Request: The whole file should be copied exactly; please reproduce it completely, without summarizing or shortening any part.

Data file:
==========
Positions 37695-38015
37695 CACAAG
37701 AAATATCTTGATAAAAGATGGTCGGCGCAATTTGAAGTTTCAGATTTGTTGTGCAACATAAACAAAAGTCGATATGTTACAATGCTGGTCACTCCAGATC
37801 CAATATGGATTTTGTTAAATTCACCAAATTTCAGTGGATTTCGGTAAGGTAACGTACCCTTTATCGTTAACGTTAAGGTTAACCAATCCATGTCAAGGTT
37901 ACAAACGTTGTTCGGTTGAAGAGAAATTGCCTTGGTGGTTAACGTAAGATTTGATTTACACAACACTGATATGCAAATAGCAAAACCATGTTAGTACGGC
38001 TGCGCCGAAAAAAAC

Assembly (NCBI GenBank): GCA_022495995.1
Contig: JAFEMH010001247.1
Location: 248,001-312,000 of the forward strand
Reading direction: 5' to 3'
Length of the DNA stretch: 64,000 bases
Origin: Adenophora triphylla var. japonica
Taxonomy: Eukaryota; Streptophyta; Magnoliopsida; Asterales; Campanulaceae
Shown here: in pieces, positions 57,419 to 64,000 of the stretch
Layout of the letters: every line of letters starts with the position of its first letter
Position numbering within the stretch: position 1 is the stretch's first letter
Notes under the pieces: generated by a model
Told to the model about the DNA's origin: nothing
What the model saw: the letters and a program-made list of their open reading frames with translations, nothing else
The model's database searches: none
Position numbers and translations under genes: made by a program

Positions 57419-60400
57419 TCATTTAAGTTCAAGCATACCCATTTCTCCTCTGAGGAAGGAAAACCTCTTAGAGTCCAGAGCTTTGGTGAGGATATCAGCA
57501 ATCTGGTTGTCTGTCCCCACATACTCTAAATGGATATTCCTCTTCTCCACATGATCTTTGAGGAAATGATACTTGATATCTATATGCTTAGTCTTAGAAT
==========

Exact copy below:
Positions 37695-38015
37695 CACAAG
37701 AAATATCTTGATAAAAGATGGTCGGCGCAATTTGAAGTTTCAGATTTGTTGTGCAACATAAACAAAAGTCGATATGTTACAATGCTGGTCACTCCAGATC
37801 CAATATGGATTTTGTTAAATTCACCAAATTTCAGTGGATTTCGGTAAGGTAACGTACCCTTTATCGTTAACGTTAAGGTTAACCAATCCATGTCAAGGTT
37901 ACAAACGTTGTTCGGTTGAAGAGAAATTGCCTTGGTGGTTAACGTAAGATTTGATTTACACAACACTGATATGCAAATAGCAAAACCATGTTAGTACGGC
38001 TGCGCCGAAAAAAAC

Assembly (NCBI GenBank): GCA_022495995.1
Contig: JAFEMH010001247.1
Location: 248,001-312,000 of the forward strand
Reading direction: 5' to 3'
Length of the DNA stretch: 64,000 bases
Origin: Adenophora triphylla var. japonica
Taxonomy: Eukaryota; Streptophyta; Magnoliopsida; Asterales; Campanulaceae
Shown here: in pieces, positions 57,419 to 64,000 of the stretch
Layout of the letters: every line of letters starts with the position of its first letter
Position numbering within the stretch: position 1 is the stretch's first letter
Notes under the pieces: generated by a model
Told to the model about the DNA's origin: nothing
What the model saw: the letters and a program-made list of their open reading frames with translations, nothing else
The model's database searches: none
Position numbers and translations under genes: made by a program

Positions 57419-60400
57419 TCATTTAAGTTCAAGCATACCCATTTCTCCTCTGAGGAAGGAAAACCTCTTAGAGTCCAGAGCTTTGGTGAGGATATCAGCA
57501 ATCTGGTTGTCTGTCCCCACATACTCTAAATGGATATTCCTCTTCTCCACATGATCTTTGAGGAAATGATACTTGATATCTATATGCTTAGTCTTAGAAT